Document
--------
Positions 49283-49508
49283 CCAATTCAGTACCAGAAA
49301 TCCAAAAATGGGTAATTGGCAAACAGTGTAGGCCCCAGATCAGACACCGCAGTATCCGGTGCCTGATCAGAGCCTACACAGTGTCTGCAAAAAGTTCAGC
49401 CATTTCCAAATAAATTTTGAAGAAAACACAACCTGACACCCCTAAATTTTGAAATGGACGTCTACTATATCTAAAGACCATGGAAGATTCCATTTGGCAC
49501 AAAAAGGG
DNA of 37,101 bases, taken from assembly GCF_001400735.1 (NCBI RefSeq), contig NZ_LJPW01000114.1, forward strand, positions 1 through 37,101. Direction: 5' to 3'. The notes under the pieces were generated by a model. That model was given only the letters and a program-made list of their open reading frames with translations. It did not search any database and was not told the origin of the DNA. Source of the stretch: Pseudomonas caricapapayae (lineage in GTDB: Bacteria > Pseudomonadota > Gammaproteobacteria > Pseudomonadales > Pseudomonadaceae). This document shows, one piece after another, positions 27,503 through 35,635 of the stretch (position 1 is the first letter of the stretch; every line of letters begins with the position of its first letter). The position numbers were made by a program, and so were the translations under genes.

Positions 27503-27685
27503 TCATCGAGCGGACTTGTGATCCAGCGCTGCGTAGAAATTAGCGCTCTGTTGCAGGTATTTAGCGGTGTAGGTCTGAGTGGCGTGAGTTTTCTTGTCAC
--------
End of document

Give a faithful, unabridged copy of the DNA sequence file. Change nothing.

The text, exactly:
Positions 49283-49508
49283 CCAATTCAGTACCAGAAA
49301 TCCAAAAATGGGTAATTGGCAAACAGTGTAGGCCCCAGATCAGACACCGCAGTATCCGGTGCCTGATCAGAGCCTACACAGTGTCTGCAAAAAGTTCAGC
49401 CATTTCCAAATAAATTTTGAAGAAAACACAACCTGACACCCCTAAATTTTGAAATGGACGTCTACTATATCTAAAGACCATGGAAGATTCCATTTGGCAC
49501 AAAAAGGG
DNA of 37,101 bases, taken from assembly GCF_001400735.1 (NCBI RefSeq), contig NZ_LJPW01000114.1, forward strand, positions 1 through 37,101. Direction: 5' to 3'. The notes under the pieces were generated by a model. That model was given only the letters and a program-made list of their open reading frames with translations. It did not search any database and was not told the origin of the DNA. Source of the stretch: Pseudomonas caricapapayae (lineage in GTDB: Bacteria > Pseudomonadota > Gammaproteobacteria > Pseudomonadales > Pseudomonadaceae). This document shows, one piece after another, positions 27,503 through 35,635 of the stretch (position 1 is the first letter of the stretch; every line of letters begins with the position of its first letter). The position numbers were made by a program, and so were the translations under genes.

Positions 27503-27685
27503 TCATCGAGCGGACTTGTGATCCAGCGCTGCGTAGAAATTAGCGCTCTGTTGCAGGTATTTAGCGGTGTAGGTCTGAGTGGCGTGAGTTTTCTTGTCAC